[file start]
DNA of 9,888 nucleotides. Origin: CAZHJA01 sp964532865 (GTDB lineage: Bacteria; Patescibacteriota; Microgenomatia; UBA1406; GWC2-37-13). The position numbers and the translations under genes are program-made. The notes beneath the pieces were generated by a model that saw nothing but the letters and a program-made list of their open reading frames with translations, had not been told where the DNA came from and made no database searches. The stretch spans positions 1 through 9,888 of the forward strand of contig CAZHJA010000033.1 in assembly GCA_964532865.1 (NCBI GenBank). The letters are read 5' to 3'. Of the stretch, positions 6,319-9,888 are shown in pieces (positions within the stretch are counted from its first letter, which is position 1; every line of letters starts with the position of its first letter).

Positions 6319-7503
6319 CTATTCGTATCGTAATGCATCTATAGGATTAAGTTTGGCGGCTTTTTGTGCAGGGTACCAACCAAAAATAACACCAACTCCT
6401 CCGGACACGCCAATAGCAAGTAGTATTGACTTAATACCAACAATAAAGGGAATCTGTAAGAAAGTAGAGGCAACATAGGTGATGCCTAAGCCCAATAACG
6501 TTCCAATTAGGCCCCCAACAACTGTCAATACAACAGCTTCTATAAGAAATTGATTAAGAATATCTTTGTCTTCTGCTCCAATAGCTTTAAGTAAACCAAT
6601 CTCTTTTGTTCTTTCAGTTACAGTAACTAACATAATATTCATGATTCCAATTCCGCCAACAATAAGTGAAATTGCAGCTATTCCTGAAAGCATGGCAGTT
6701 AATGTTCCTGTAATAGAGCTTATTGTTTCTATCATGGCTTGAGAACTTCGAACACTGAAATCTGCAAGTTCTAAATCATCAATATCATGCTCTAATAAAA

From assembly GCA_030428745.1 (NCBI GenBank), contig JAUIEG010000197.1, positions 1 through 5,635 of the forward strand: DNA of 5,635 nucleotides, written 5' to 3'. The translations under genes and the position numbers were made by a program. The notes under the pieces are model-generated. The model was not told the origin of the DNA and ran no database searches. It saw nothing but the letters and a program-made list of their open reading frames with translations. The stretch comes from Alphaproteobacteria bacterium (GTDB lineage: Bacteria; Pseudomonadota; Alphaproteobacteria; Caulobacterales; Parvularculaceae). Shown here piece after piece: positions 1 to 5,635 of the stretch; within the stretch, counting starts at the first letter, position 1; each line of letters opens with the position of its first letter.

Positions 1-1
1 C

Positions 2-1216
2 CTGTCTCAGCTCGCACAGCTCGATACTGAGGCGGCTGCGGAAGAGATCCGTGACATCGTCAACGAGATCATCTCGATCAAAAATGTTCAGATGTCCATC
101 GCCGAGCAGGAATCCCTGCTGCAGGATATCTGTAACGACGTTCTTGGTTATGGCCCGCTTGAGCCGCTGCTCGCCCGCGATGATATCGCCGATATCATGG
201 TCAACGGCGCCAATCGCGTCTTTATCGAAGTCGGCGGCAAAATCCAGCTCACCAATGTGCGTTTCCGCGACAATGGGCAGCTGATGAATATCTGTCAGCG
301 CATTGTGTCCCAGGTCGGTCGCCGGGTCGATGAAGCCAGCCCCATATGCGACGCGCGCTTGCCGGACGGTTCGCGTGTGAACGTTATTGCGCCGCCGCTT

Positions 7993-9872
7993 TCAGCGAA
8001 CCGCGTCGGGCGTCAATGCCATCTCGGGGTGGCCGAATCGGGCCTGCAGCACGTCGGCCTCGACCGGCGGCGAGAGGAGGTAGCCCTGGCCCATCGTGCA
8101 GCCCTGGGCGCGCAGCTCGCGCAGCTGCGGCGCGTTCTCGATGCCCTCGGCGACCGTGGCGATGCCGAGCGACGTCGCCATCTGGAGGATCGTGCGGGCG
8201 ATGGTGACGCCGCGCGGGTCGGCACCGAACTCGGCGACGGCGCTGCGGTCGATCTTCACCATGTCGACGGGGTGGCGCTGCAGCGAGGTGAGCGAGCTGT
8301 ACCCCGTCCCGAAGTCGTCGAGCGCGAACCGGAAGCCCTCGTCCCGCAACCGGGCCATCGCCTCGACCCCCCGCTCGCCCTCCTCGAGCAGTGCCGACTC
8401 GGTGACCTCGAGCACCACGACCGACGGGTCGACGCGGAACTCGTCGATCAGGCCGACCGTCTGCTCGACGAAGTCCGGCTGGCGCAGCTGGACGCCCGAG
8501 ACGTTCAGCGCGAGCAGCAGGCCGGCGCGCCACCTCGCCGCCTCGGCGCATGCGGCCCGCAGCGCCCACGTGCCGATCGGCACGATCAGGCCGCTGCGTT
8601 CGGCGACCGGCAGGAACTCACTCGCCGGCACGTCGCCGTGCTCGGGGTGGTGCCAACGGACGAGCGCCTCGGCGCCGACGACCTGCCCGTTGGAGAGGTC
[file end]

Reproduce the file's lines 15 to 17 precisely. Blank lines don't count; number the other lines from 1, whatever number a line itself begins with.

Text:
301 CATTGTGTCCCAGGTCGGTCGCCGGGTCGATGAAGCCAGCCCCATATGCGACGCGCGCTTGCCGGACGGTTCGCGTGTGAACGTTATTGCGCCGCCGCTT

Positions 7993-9872
7993 TCAGCGAA